Academic journal article The Qualitative Report

The "Bitter Sweetness" of Hybridity: Being a Bicultural Greek Australian Musician

Academic journal article The Qualitative Report

The "Bitter Sweetness" of Hybridity: Being a Bicultural Greek Australian Musician

Article excerpt

"Calista" is a bilingual, bicultural Greek-Australian musician in Melbourne, Victoria who explores and enacts her bicultural identity by musicking (making music). This single case study explores the formation and development of hybridized identity which is a complex lifelong process that may generate tensions for an individual that changes across the lifespan. There are strengths and challenges for those traversing different cultures. This study focuses on a bicultural identity formed by personal, musical and cultural contexts. Calista enacts her bimusicality in different musical genres and in different modes of musical engagement. Data were collected by semi-structured interview and by reference to published materials. Data were analysed using Interpretative Phenomenological Analysis. The findings are reported under three themes that reflect different stages in Calista's life: Becoming a Greek-Australian musician; Mature musicking; and Teaching and community work. Keywords: Greek-Australian Identity, Bicultural Identity, Bilingual Identity, Greek-Australian Singer Songwriter, Musical Identity

Introduction: Bicultural and Musical Identity

The subject of this study is a Greek-Australian musician. Musical identities are just as "complex as identities per se--they are complex and are made up of cultural, musical and personal aspects formed by an individual's life experiences" (Georgoulas & Southcott, 2014). Musical identities are formed in interactions between music, the individual and their sociocultural context. Music is a fundamental channel of communication that offers people a way to share meanings and emotions (Hargreaves, Miell, & Macdonald, 2002). Musical identities are rarely confined within a narrow musical range as most individuals frequently musick in a range of musical genres and styles. The concept of music or musicking (making music) is in itself complex and encapsulates many cultures, styles and practices. Small (1998, p. 9) argued that that the word "music" should be considered a verb as to music is "to take part, in any capacity, in a musical performance, whether by performing, by listening, by rehearsing or practicing, by providing material for performance ... or by dancing." Given this breadth and complexity, musical identities are, like all identities "mobile, a process not a thing, a becoming not a being, best understood as an experience of the self-in-process when the subjective and collective sides of musical identity are inseparable" (Frith, 1996, p. 110).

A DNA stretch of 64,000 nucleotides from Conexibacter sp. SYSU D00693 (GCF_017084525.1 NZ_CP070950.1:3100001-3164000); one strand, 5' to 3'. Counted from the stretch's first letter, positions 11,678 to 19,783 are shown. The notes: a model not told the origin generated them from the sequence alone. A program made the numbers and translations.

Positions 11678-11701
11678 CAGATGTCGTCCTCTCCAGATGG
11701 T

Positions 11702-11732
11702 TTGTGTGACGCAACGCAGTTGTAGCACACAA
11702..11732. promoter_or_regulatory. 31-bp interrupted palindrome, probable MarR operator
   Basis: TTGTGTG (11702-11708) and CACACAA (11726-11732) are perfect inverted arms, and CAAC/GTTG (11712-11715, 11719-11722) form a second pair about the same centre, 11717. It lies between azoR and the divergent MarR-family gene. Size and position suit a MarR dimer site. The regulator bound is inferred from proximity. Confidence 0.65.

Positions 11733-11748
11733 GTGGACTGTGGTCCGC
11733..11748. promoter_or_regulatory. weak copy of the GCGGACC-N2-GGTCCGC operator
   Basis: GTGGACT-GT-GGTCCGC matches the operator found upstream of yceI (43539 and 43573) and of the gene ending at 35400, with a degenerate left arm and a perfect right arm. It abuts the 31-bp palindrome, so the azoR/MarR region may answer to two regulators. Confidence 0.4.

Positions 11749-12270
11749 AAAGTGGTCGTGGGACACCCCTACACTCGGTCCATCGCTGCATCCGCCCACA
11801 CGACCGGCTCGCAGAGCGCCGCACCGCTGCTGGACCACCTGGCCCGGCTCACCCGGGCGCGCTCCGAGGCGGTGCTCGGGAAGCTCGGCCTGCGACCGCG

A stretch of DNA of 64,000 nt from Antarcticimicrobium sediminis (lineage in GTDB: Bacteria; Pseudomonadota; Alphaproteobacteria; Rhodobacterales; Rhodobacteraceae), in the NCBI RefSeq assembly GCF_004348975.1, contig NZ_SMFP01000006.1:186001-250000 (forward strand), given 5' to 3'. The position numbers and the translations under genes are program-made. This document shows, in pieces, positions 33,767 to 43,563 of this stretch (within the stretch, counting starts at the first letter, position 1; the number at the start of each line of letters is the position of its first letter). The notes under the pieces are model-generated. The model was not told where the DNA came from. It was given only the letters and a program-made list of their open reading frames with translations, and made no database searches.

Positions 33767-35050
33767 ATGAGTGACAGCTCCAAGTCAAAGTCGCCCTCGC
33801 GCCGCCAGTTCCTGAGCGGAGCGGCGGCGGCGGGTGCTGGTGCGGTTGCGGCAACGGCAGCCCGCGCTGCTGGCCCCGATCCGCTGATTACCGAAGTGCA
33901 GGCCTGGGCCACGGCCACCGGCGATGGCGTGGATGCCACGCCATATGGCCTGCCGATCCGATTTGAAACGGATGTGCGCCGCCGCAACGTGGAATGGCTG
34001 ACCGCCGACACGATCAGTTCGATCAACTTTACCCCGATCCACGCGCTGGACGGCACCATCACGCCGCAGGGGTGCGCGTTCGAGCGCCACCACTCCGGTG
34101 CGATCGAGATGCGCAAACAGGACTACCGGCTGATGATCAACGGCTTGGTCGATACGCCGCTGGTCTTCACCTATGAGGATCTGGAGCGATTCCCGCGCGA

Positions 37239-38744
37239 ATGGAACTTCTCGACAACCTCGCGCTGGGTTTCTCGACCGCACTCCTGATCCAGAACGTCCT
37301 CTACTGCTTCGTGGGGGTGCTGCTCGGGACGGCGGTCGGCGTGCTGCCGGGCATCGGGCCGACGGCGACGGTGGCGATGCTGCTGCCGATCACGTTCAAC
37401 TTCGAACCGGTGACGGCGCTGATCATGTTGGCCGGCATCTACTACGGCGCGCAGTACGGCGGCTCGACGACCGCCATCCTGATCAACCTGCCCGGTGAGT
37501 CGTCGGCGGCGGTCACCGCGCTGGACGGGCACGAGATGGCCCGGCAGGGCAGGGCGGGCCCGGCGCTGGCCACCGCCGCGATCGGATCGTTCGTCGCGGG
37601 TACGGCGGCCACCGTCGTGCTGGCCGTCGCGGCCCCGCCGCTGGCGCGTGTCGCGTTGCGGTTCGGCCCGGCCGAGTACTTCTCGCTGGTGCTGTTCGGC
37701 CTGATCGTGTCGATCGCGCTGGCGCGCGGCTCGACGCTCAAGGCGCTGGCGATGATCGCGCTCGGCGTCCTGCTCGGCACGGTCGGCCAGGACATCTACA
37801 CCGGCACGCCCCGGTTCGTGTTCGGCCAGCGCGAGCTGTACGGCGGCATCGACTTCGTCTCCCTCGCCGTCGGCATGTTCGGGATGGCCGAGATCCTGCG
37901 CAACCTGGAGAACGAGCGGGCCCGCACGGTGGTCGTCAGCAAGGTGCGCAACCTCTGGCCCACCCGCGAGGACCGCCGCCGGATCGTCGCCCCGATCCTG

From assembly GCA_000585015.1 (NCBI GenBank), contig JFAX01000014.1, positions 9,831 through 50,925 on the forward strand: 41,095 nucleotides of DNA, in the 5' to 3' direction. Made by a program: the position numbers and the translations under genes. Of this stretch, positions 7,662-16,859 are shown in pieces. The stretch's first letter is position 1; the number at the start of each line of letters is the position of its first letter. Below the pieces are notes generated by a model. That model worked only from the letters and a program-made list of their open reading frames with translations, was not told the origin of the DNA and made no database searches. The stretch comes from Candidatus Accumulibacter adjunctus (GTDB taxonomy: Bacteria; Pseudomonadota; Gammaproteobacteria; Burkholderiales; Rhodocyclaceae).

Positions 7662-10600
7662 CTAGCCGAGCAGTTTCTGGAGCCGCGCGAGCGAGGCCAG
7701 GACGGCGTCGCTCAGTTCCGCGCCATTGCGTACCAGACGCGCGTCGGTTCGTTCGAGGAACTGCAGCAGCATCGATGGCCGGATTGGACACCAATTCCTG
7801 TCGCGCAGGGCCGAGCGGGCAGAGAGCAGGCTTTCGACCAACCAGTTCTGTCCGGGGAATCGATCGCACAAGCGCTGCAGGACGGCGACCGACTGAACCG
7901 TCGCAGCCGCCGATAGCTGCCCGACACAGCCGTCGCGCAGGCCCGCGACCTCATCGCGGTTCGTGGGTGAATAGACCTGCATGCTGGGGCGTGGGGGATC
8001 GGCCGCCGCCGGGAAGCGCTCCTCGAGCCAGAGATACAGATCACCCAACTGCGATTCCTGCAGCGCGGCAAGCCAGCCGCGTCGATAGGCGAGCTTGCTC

Bimusicality is considered to approximate linguistic code-switching which can be alternate or simultaneous (Cottrell, 2007) in which musical styles can be seen as equivalent to languages. Musickers competent in more than one music may alternate between them within a single performance to meet the ethnically diverse understandings of performer and audience for (Slobin, 1979). There can be clear separations or influences and adaptations depending on the musicker's intent. Ethnographic discussions of bimusicality begin with the notion of a musicker with competence in one music being immersed in another music in which they seek immersion and ultimately cultural competence (Blacking, 1973; Hood, 1960). Bimusicality could be used metaphorically to connote a subject shift in which "when one acquires knowledge by figuratively stepping outside oneself to view the world with oneself in it, thereby becoming both subject and object simultaneously" (Titon, 1995, p. 288). The inference is that being bimusical allows the questioning and understanding of identity. For individuals with bicultural personal identities, musicking is formed with two cultural backgrounds and may be enacted as singer, instrumentalist, songwriter, performer, improviser and/or teacher all of which are central to the identity of a professional musicians" (Hargreaves et al., 2002). These different facets of one complex identity alter according to the demands of culture, occasion and personal preference. …

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